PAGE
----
Like me! Like me! Doing business in the Facebook age

Like me! Like me! Doing business in the Facebook age

Summary: Social media is infiltrating business and changing the way we work. But the psychology of Twitter and Facebook boils down to a number of essential truths: power and relationships matter.


When the reasons for the enormous success of Facebook are being listed, Mark Zuckerberg's coding skills are usually somewhere near the top.

But it's possible that another less well-known part of his studies also played an important role in the success of the world's most popular social network.

Mark Zuckerberg
Mark Zuckerberg applied the principles of pyschology to Facebook. Image credit: James Martin/CNET News

At Harvard, Zuckerberg registered for a double major in Computer Science and Psychology, and when speaking to students at Brigham Young University last year, he outlined the importance of psychology to Facebook.

"[What] is really important about psychology is that all these problems, at the end of the day, are human problems," he said at the BYU Tech Forum. "That's one of the core insights that we try to apply in developing Facebook... the things that people are most interested in are what's going on with the people they care about, and a lot of that information isn't on the internet today.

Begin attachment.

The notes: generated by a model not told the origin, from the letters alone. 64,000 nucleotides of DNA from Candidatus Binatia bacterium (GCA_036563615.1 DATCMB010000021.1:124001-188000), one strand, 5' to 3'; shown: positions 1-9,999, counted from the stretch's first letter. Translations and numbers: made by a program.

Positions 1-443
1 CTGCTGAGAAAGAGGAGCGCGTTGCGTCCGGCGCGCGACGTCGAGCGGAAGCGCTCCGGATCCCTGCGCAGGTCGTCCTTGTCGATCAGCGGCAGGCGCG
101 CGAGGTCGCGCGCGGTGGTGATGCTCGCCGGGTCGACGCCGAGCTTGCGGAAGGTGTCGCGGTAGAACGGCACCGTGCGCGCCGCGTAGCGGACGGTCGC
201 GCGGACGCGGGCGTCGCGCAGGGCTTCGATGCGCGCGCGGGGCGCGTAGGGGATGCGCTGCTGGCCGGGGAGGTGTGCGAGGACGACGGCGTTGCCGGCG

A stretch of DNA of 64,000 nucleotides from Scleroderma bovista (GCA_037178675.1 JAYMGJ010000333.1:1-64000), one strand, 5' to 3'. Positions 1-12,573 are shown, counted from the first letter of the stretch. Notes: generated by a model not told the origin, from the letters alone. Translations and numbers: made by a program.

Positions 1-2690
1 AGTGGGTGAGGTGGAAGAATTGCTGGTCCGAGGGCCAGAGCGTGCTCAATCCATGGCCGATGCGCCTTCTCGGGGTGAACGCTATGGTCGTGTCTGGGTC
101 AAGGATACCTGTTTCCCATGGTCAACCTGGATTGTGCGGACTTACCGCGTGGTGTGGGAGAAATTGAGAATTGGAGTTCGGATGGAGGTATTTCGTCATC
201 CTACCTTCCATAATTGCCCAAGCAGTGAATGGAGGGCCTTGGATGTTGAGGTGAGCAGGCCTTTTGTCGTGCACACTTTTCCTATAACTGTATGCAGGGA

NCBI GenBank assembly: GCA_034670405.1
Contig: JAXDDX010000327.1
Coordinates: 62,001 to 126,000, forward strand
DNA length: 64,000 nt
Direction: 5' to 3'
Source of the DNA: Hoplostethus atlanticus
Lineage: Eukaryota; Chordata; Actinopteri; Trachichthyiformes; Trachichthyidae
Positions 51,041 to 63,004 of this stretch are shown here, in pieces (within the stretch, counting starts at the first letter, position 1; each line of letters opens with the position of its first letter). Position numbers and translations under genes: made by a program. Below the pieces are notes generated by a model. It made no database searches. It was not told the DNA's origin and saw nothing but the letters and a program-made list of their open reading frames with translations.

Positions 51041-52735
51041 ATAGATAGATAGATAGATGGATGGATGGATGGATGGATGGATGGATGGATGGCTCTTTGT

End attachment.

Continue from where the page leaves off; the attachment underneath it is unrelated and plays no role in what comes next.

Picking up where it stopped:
"It's all about giving people the tools and controls that they need, to be comfortable sharing the information that they want... A lot of what we are doing is as much psychology and sociology as it is technology." 

Most of the discussion around social media has been on the technology that has made these networks successful — and the vast fortunes they have created for founders like Zuckerberg. However, there has been less focus on why we want to use them in the first place: the underlying psychology of social networking.

Research to understand our use of social networks is still in its early days. Even so, technology similar to Twitter and Facebook is already being incorporated into the business tools we use, and this inevitably has consequences for the way we behave at work.

Psychology and social networks

Our basic psychological motivation in using social networks is the same as face-to-face communication, says Professor Tomas Chamorro-Premuzic, professor of Business Psychology at University College, London. He believes conversations on social networks are linked to meeting three basic needs: affiliation (getting on with other people), competition (advancing your career, for example) and finding meaning.

In effect, social media is a large-scale digitised way of fulfilling these needs. The most interesting of these from a psychological point of view is finding meaning, says Chamorro-Premuzic.

"Social networks enable us to explore what other people are doing, what they are like," he told ZDNet. "It's the reason we can spend ages browsing through people's accounts, because there is a lot of information about people there you don't get in the real world. It's like a window into everybody's soul."

There is an element of voyeurism built in, and social networks are clearly aware of this and respond to it in different ways. Facebook, for example, won't let you see who has viewed your profile — although scam emails claiming the contrary still regularly do the rounds. LinkedIn, by contrast, wants you to upgrade to a premium account before telling you that information.

But understanding the detail of the psychological implications of social network usage is an ongoing project. Studies of 'Generation Y' users of social media suggest that for some, these virtual relationships are bigger, more intense and have more frequent contact than their real-world interactions.